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How To Diagnose And Fix A Spark Plug Under 30 Mins


Spark Plug Diagnosis

The role of a spark plug in a gasoline engine is to provide the spark necessary for combusting the air-fuel mixture in the engine. This spark is achieved by creating a voltage difference between the electrodes of the spark plug. These electrodes sit inside the combustion chamber of the engine and ignite the compressed fuel and air mixture for power.


A spark plug is not an expensive item to be replaced, but if you have a habit of replacing your parts before checking them, you will eventually end up with hefty replacement costs. Problems like misfires, poor fuel economy, starting troubles, and rough engine idling can be caused due to various issues in an engine. The simplest way to troubleshoot such an issue is to start by checking the spark plugs first. Often, a visual inspection is enough to determine a faulty plug, but a proper diagnosis is necessary to ensure if the spark plug is actually firing. The following tests are very simple and will help you determine whether your spark plugs are faulty and the source of your problems or not.


Tools Required To Test Your Spark Plugs

How To Test A Faulty Spark Plug?

Using A Multimeter (Under 30 Minutes)

Step 1: Test The Resistance Of The Spark Plug

  • Remove the spark plugs from the cylinder heads using a spark plug socket wrench and set the multimeter to 20k or 20,000 ohms.
  • Touch the one probe of the multimeter to the spark plug terminal and the other end to the central electrode.
  • A properly functioning spark plug should give a reading of 4,000 to 8,000 ohms on the multimeter. 
  • If the multimeter shows readings below this range, then your plugs might be faulty. However, the resistance of the spark plug depends on the manufacturer and can have different values.
  • Furthermore, with one probe of the multimeter at the plug terminal, you should not get any resistance reading on any other part of the spark plug apart from the central electrode. This indicates a good spark plug.


Step 2: Test The Ground Side Of The Spark Plug

  • The ground electrode is a small metal piece shaped like a "J" and ends right over the center electrode of the spark plug with a little gap.
  • Move the dial of the multimeter to the "Continuity" setting.
  • Place one probe of the multimeter on the base and the other on the ground electrode of the spark plug.
  • You should hear a beep and the reading 0 (zero) indicating a proper continuity.
  • If you do not get a reading of zero or a beep, make sure you clean up the ground electrode so that the carbon buildup is not blocking the test readings.

Using A Spark Plug Tester (Under 20 Minutes)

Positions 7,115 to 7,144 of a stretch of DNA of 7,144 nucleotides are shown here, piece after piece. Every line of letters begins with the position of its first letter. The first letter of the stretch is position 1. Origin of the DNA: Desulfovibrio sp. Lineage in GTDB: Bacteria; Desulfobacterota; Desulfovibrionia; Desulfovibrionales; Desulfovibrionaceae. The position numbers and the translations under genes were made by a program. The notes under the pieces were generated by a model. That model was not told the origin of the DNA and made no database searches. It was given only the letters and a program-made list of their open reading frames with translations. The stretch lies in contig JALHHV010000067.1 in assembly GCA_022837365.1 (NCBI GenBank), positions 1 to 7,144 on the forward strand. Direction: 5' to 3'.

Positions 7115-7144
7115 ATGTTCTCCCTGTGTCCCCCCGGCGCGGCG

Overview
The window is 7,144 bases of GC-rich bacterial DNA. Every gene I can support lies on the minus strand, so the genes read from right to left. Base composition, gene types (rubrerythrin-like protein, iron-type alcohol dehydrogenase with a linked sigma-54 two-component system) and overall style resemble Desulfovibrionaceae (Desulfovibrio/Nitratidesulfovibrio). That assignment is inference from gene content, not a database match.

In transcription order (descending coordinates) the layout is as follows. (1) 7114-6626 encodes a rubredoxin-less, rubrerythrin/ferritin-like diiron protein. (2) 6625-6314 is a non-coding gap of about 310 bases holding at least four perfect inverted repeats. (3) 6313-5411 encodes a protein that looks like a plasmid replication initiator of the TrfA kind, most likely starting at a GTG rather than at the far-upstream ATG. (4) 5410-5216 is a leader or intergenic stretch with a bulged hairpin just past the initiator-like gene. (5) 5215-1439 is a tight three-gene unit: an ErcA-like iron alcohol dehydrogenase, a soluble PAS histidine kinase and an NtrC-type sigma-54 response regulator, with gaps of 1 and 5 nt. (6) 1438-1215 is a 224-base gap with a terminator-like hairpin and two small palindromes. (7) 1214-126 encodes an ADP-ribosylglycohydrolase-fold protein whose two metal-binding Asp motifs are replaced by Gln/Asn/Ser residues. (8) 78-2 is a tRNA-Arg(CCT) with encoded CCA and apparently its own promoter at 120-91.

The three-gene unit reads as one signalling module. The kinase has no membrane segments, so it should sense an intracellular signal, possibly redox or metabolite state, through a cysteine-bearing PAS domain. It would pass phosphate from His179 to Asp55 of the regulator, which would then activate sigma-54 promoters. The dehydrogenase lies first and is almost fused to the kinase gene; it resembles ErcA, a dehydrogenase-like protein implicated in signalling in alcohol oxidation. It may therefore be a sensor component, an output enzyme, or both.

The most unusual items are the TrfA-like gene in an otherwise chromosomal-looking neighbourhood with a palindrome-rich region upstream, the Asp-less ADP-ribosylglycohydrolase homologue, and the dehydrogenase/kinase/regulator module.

• Grab a spark plug tester and attach its male end to the ignition wire and the female end to the spark plug which is attached to your engine.
  • Now start the engine and look at the bulb on the spark plug tester, which should flash with every spark. If you notice no glow or flash, then you can be sure that no spark is occurring at the electrodes of the plug.
  • This doesn't necessarily mean that your spark plug is bad. It can also happen due to a fault somewhere else in the ignition system, which needs further diagnosis.


Testing The Spark And Spark Color (15 Minutes)

  • With the spark plug removed from the engine, connect it to the ignition wire and place it on a grounded surface. A grounded surface can be the cylinder head of the engine.
  • Position the lower metal body of the plug on the cylinder head and crank the engine to notice the spark at the electrodes.
  • If you notice a strong blue spark arcing between the central electrode and the ground electrode, then your spark plug is fine. A yellow or a dull orange spark is a sign of a weak spark.
  • If no spark occurs, then it obviously means that your spark plug isn't working properly. Repeat the process with a new plug to check if the old spark plug is faulty or not.


As you can see, there are plenty of ways that you can diagnose a spark plug. Often a premature spark plug failure can showcase a bigger issue with the engine, such as a bad ignition coil, fuel injectors, etc. Just because your plug isn't firing doesn't mean it is the only culprit. Simple spark plug diagnostic tests like these help you tackle minor automotive repairs and discover potential problems with other electrical components of your vehicle. With that said, knowing how to test a spark plug pays off in the long term as it allows you to pinpoint the issue and prevent further issues.

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John Framigllia
Technical Writer
Our technical writer is known for simplifying automotive parts and services. Intuitive with various vehicles and manufacturers, he knows how to simplify complicated problems.